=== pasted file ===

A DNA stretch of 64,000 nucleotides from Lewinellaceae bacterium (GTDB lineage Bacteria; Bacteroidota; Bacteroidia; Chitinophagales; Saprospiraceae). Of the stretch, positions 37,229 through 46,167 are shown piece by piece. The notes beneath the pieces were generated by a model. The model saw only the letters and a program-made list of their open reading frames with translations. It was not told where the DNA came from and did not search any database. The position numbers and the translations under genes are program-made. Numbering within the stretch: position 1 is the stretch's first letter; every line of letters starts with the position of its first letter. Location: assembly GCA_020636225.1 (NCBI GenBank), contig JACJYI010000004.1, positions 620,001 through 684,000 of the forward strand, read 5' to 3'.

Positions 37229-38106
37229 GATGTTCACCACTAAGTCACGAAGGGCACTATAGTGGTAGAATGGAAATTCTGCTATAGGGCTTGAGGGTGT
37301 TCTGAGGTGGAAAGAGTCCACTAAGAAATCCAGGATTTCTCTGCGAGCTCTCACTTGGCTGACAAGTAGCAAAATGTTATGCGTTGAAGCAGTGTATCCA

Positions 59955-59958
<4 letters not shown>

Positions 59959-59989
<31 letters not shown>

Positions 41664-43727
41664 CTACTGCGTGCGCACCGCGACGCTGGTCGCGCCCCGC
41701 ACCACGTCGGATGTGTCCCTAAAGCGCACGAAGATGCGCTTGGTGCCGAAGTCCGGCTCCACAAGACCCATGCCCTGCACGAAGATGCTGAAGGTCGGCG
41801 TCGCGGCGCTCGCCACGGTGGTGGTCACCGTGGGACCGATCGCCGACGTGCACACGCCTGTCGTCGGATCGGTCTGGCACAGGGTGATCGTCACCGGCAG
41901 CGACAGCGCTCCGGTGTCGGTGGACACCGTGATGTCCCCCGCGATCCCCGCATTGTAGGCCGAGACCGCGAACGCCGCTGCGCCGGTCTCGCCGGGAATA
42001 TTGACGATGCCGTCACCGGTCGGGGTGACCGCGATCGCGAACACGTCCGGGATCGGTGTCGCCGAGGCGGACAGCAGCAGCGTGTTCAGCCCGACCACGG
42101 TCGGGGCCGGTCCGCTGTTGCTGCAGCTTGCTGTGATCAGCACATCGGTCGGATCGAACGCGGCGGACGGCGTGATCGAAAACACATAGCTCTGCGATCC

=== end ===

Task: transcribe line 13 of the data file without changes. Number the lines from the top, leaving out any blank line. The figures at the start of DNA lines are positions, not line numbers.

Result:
41901 CGACAGCGCTCCGGTGTCGGTGGACACCGTGATGTCCCCCGCGATCCCCGCATTGTAGGCCGAGACCGCGAACGCCGCTGCGCCGGTCTCGCCGGGAATA